The new agreement to incorporate South Ossetia’s armed forces into Russia’s military makes Moscow’s control over the region certain in all but name. Reuters said that, under the agreement, South Ossetian forces “will adopt new operating procedures for their armed forces which will be subject to approval by Moscow, and the forces’ structure and objectives will be determined in agreement with Russia.”
Georgia has denounced the new agreement, saying it is “illegitimate” and is “impeding peaceful process.” But such denunciations do not change the facts on the ground.
Russia’s absorption of South Ossetia’s military comes just three years after Moscow annexed Ukraine’s Crimean Peninsula, and during a continuing conflict in which Russian forces are aiding separatists in eastern Ukraine. Both Ukraine and Georgia were part of the Soviet Union before its collapse. In 2005, Putin called that collapse “the greatest geopolitical disaster of the 20th century.” This declaration provides insight into the Russian leader’s worldview and into his overriding geopolitical goal: to reconstruct a Russian empire.
Many in Georgia see that Russia’s assertion of greater control over South Ossetia parallels its recent actions in Ukraine. “Russia, in a way, is pulling a Crimea here,” Dr. Irakli Bokuchava, a Tbilisi-based political commentator, told the Trumpet. In both nations, he said, Putin’s plan is the “creation of a renewed ussr.”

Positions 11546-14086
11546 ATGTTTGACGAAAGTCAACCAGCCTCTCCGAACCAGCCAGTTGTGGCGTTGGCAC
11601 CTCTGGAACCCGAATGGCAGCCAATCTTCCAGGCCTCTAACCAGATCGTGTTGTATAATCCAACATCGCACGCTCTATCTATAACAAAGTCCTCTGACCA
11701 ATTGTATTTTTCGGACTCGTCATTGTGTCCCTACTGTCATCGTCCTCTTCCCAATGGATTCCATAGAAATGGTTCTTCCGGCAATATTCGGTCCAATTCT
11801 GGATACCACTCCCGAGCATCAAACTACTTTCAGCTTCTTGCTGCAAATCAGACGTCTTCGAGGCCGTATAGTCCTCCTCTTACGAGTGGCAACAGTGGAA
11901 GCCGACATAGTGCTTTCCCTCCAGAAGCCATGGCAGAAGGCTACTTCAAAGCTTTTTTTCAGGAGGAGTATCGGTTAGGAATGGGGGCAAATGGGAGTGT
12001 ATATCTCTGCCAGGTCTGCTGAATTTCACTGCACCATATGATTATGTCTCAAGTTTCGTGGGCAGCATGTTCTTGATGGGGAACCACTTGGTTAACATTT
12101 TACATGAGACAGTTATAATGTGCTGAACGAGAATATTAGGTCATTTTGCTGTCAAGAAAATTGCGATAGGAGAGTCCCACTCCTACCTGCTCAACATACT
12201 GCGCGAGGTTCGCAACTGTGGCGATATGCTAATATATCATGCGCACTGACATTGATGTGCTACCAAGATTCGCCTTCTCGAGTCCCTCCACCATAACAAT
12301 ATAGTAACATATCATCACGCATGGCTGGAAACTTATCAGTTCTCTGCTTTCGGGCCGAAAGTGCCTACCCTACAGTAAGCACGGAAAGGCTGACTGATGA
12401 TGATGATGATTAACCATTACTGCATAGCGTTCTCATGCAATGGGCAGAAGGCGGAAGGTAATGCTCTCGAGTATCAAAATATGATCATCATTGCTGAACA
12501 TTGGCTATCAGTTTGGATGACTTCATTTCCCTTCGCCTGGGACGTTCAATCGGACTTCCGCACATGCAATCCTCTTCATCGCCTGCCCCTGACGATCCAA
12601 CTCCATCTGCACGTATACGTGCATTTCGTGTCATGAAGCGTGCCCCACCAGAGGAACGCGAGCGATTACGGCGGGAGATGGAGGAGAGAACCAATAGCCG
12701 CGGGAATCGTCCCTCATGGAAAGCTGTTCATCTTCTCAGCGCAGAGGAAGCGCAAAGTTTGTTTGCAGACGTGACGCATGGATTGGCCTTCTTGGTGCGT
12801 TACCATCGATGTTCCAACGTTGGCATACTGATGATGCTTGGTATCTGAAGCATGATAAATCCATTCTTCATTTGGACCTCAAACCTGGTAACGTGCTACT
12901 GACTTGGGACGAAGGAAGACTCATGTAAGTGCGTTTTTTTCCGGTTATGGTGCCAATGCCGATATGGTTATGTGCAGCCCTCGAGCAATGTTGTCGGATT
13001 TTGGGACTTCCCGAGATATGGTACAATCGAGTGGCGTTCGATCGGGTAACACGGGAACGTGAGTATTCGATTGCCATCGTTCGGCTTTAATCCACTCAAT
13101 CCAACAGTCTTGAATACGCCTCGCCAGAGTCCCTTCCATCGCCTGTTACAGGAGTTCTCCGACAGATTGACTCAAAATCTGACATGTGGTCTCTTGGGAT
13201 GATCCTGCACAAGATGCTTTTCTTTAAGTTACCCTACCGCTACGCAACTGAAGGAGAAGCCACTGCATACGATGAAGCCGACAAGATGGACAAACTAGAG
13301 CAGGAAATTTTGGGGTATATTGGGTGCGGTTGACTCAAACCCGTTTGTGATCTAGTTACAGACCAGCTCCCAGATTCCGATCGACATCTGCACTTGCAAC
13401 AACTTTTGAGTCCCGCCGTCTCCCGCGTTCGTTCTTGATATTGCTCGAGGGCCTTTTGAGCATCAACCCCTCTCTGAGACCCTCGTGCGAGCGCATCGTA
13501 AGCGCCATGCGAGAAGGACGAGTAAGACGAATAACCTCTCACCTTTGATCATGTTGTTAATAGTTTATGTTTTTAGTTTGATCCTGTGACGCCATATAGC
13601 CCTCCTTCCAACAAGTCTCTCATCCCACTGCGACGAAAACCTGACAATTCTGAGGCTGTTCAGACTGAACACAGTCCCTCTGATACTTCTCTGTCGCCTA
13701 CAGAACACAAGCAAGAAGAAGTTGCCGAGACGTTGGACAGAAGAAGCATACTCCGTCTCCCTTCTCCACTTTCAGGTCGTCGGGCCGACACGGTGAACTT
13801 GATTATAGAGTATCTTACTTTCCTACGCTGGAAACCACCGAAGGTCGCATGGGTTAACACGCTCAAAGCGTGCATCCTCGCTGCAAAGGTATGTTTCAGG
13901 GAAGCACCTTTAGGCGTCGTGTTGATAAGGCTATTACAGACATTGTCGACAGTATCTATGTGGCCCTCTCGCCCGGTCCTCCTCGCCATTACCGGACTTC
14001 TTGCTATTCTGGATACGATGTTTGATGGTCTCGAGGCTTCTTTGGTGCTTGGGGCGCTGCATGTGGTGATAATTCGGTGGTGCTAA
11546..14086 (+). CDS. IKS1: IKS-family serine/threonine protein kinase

Russia Is Alarming Europe
Russia’s increasing control over South Ossetia is also fueling concern among European leaders, some of whom fear that it could inspire secessionists in other former Soviet nations—within Europe. The Irish Times explained that Europeans are fearful of Putin’s reconstruction of the Soviet empire but, at present, too disunited to counter it:
[A]larmed but unwilling—unable—to do anything, the European Union watches on. The dispute and Union’s impotence epitomize its difficult relationship with Russia and the former Soviet states, which the latter still regards as its “sphere of influence,” Russian minorities in most of them still under Moscow’s protective wing. The EU’s response, notably in Ukraine, has been fumbling and uncertain.